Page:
After making its way into Samsung cameras and smartwatches, the Tizen operating system is finally on a phone. The Samsung Z is the first Tizen smartphone, representing a third pillar alongside Samsung's efforts with Google's Android and Microsoft's Windows Phone. Samsung calls it a "premium" device, but the specifications are fairly pedestrian: a 4.8-inch 720p AMOLED display, a 2.3GHz quad-core processor, and an 8-megapixel camera. Like the Android-based Galaxy S5, it includes a fingerprint sensor.
"...a faster startup time and immediate multi-tasking capabilities"
Why Tizen? Samsung says the open-source OS delivers "a fast, optimal performance with improved memory management" along with "a faster startup time and immediate multi-tasking capabilities." The company is also touting Tizen's web rendering and scrolling performance. Of course, the phone will have a major disadvantage right out of the gate — unlike Samsung's Galaxy line, the Z won't have access to the vast ecosystem of Android apps that has been built up over recent years. And the stock version of Tizen doesn't appear to push too many boundaries in terms of interface design, meaning the Z does little to differentiate itself at first blush.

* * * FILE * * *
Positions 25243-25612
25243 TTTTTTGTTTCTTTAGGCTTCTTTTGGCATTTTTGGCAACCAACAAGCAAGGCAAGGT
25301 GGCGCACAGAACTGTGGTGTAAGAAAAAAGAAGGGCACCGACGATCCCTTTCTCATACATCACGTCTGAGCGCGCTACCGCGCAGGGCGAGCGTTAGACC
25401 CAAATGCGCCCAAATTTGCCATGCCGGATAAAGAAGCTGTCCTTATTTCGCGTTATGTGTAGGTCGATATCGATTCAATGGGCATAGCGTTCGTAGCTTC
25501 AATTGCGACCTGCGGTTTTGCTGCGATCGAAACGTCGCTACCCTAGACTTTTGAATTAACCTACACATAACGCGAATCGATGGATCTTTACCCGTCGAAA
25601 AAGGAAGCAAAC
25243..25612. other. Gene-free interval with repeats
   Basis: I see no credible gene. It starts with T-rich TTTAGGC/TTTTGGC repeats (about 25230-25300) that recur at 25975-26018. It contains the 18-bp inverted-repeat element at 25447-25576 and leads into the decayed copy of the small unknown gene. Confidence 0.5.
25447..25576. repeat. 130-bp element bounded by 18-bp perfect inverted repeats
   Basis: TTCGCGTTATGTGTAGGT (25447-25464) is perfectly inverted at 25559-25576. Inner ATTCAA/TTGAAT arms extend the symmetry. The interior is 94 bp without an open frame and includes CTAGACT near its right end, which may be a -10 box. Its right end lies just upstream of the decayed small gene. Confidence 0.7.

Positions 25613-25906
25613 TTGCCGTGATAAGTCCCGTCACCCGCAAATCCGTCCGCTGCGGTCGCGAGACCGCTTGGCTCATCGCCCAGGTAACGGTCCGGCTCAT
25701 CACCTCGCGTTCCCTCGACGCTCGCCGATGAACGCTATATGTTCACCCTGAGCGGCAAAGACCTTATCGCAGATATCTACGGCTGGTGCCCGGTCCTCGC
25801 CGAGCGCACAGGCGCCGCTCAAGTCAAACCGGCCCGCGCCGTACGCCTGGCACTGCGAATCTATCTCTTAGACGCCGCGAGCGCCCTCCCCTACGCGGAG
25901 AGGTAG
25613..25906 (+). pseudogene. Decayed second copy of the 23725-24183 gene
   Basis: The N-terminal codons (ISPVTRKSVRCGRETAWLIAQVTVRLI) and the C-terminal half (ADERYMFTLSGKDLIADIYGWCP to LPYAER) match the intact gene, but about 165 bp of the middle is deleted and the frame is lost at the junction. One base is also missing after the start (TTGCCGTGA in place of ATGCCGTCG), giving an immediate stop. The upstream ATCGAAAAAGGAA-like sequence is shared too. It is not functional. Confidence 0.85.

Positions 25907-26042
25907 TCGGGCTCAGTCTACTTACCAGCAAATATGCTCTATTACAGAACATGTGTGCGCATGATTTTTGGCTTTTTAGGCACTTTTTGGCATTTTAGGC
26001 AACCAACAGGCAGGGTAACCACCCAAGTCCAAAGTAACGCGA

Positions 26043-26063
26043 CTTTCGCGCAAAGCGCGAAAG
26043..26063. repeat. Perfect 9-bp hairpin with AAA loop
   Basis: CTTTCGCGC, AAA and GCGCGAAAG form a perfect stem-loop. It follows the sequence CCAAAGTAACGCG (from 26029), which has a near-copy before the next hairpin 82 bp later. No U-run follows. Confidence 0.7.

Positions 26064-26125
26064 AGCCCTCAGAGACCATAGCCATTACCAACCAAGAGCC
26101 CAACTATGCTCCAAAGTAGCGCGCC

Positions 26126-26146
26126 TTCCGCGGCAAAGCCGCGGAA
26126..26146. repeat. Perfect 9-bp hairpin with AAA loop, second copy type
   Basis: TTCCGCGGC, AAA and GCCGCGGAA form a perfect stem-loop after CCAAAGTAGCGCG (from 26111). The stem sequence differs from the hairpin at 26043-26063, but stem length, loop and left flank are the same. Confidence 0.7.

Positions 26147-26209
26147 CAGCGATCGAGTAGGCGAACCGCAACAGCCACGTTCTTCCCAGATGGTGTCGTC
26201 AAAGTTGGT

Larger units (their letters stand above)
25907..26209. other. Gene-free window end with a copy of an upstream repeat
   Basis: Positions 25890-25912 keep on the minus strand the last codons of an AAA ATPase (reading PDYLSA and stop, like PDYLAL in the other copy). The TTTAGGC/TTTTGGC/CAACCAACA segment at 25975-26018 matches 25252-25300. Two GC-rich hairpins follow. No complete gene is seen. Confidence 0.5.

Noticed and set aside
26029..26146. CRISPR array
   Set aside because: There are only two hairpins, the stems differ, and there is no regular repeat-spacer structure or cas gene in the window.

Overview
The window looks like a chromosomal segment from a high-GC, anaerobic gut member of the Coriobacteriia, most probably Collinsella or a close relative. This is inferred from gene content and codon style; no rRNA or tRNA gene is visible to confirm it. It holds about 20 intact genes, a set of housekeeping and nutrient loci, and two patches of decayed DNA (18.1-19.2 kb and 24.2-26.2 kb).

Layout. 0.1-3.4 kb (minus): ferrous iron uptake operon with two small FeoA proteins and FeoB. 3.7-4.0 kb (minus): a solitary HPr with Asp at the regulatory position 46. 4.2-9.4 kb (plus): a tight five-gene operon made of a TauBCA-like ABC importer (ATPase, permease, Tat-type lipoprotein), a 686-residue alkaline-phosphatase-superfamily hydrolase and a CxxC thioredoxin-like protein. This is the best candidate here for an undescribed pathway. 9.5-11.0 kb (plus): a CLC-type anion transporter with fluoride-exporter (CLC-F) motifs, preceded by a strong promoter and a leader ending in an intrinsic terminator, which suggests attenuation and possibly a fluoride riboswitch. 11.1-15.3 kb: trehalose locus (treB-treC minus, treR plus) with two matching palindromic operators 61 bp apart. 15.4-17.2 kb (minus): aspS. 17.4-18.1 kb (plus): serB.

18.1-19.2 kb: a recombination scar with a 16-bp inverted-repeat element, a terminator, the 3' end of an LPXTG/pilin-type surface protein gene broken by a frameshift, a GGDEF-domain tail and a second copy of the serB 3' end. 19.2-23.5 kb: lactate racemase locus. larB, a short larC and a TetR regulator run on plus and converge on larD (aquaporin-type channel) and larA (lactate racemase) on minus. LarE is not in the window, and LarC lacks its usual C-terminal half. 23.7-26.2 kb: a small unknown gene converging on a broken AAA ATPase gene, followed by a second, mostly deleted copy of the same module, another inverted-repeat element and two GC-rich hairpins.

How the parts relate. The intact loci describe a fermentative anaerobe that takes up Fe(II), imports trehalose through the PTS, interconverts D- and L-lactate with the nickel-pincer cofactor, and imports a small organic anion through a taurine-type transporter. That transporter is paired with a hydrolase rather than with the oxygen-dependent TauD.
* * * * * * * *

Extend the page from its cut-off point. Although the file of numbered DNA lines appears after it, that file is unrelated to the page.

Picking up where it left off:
That said, it's still early days for Tizen. The Z is only confirmed to launch in Russia at present; it'll be released in Q3 there, and should come to other markets later. Samsung will also show the phone off at a Tizen developers conference in San Francisco this week, where the company will attempt to shore up support for the fledgling OS' ecosystem.